The Los Angeles Times took a more libertarian approach, worrying about the criminal penalties for cloning (10 years in prison and a $1 million fine) under Brownback's "overbearing" bill. Furthermore, lamented the paper, "There's a possibility that the president's speech was really meant to score points with ardent abortion opponents, many of whom were in the audience, and provide ammunition to use against Democrats in November. But even if that cynical scenario is true, Bush is rebuffing science."
What the Los Angeles Times and others fail to acknowledge is opposition to cloning is not limited to opponents of abortion. In fact, many prochoice advocates support such a ban. One such person is Francis Fukuyama, who takes aim those who say cloning should be legal because it is inevitable. "Pessimism about the inevitability of technological advance is wrong (though it could become a self-fulfilling prophecy if adopted by too many people)," he wrote in the current issue of Foreign Policy. "The speed and scope of technological development can indeed be controlled. … social regulation does not need to prevent all breaches to be effective. Every country makes murder a crime and attaches severe penalties to homicide, yet murders nonetheless occur. But the prevalence of murder has never been a reason for giving up on the law or on attempts to enforce it."
In a column for the online magazine Slate, former editor Michael Kinsley took aim at liberals who oppose cloning, especially those who do so for environmental reasons. "The only argument these folks offer against therapeutic cloning—beyond poetical clichÉs and vague luddism—is the slippery slope: Therapeutic cloning may lead to the other kind which may lead to genetic manipulation of the human race." That's not a good enough reason for "denying ourselves the fruits of scientific breakthroughs," such as treatments for Parkinson's, writes Kinsley, who has the disease. "Real human beings will pay the cost in wrecked or shortened lives."
In yesterday's BreakPoint radio commentary, Chuck Colson said that's the wrong calculus. "Human value and dignity don't depend on what we can do or what we have the potential to do," he says. "Human cloning creates an embryonic human being—someone in the image of God—for one purpose only. The embryonic human being is killed and 'disaggregated'—a polite way of saying, 'pulled to pieces for medical purposes.' It is barbaric, borders on the cannibalistic, and must be banned."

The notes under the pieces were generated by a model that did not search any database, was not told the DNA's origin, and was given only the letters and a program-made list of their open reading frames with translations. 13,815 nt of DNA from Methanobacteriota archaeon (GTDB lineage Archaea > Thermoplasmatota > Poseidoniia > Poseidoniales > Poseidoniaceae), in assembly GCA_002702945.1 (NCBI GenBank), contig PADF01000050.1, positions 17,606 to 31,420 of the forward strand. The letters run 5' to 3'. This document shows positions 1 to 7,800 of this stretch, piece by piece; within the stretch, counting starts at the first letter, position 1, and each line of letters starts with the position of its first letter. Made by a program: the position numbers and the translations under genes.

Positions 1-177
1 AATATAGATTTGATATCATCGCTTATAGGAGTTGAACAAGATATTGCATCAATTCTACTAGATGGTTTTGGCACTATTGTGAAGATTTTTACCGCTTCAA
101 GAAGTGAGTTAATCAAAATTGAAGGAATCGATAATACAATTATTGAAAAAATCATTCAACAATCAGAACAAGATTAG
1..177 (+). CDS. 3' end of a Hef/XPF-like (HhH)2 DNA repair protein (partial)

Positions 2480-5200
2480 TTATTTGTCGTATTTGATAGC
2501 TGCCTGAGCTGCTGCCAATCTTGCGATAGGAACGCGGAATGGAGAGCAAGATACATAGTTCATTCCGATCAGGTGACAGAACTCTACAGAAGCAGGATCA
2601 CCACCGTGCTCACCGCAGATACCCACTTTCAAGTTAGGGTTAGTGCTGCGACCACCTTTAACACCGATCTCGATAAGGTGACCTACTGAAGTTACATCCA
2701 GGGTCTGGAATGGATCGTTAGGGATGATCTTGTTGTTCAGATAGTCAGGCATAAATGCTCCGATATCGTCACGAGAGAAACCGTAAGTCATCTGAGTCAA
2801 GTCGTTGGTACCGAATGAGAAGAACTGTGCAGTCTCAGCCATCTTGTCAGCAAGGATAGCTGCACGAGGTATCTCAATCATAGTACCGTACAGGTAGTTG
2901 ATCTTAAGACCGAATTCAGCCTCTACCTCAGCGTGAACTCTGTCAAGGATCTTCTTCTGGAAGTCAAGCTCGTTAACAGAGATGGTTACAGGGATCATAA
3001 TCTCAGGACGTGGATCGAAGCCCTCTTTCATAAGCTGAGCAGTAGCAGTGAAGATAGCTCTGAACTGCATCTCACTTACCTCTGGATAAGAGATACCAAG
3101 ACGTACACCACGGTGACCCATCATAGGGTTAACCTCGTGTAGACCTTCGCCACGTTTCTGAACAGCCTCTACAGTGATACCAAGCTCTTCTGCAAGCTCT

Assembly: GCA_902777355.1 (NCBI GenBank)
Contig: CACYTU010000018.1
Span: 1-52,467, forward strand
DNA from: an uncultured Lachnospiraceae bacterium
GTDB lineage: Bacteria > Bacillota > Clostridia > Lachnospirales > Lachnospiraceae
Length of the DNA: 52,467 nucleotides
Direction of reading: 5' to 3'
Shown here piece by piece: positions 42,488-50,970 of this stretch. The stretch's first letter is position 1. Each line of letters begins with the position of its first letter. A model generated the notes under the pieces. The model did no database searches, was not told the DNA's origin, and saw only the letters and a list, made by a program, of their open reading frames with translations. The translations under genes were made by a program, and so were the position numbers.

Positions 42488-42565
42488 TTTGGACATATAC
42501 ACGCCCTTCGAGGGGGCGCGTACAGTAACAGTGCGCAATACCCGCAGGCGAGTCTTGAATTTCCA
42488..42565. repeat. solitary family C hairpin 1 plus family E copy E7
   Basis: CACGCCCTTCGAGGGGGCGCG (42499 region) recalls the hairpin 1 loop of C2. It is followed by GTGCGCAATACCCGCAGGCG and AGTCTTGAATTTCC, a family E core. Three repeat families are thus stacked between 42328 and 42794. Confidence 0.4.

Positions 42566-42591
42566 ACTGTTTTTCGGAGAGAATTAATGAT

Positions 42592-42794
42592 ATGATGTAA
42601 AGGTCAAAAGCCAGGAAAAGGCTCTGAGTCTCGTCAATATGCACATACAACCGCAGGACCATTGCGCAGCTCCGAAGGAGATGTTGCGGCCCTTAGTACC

One thing both supporters and opponents of the comprehensive ban agree on is that it's time to act. (Okay, so some people disagree: "Despite the rushed feeling that we must have a federal policy covering all stem-cell research, there is plenty of time for legislative experimentation in the states," wrote Curt Civin and Samuel Rosenberg in The Philadelphia Inquirer). The Roslin Institute, which cloned the famous sheep Dolly, is applying for permission to conduct research on human embryos, The Scotsman reports today. Britain allows therapeutic cloning, but bans it for reproductive purposes.
On a more sensational note, the world is particularly concerned about unconfirmed (and, among many, doubted) claims that Italian fertility doctor Severino Antinori impregnated a woman with her own clone. "The rumor … serves to remind us of how quickly cloning technology is advancing," wrote Stefan C. Friedman in the New York Post. "We need an anti-cloning law before it's too late—and time is running out."
Copyright © 2002 Christianity Today. Click for reprint information.
See our past Weblog updates:
April 10 | 9 | 8
April 5 | 4 | 3 | 2 | 1
March 28 | 27 | 26 | 25
March 22 | 21 | 20 | 19 | 18
March 15 | 14 | 13 | 12 | 11
March 8 | 7 | 6 | 5 | 4
Subscribe to Christianity Today and get access to this article plus 65+ years of archives.
- Home delivery of CT magazine
- Complete access to articles on ChristianityToday.com
- Over 120 years of magazine archives plus full access to all of CT’s online archives
- Learn more
Read These Next
- TrendingWorship Music Is Emotionally Manipulative. Do You Trust the Leader Plucking the Strings?The Spirit is at work, but so are the mechanisms around high-production sets.
- From the MagazineWhen Politics Saved 25 Million LivesTwenty years ago, Republicans, Democrats, evangelicals, gay activists, and African leaders joined forces to combat AIDS. Will their legacy survive today’s partisanship?
- Editor's PickI Find Comfort in the Divine WarriorA surprising psalm changed my view on God’s presence during seasons of trial.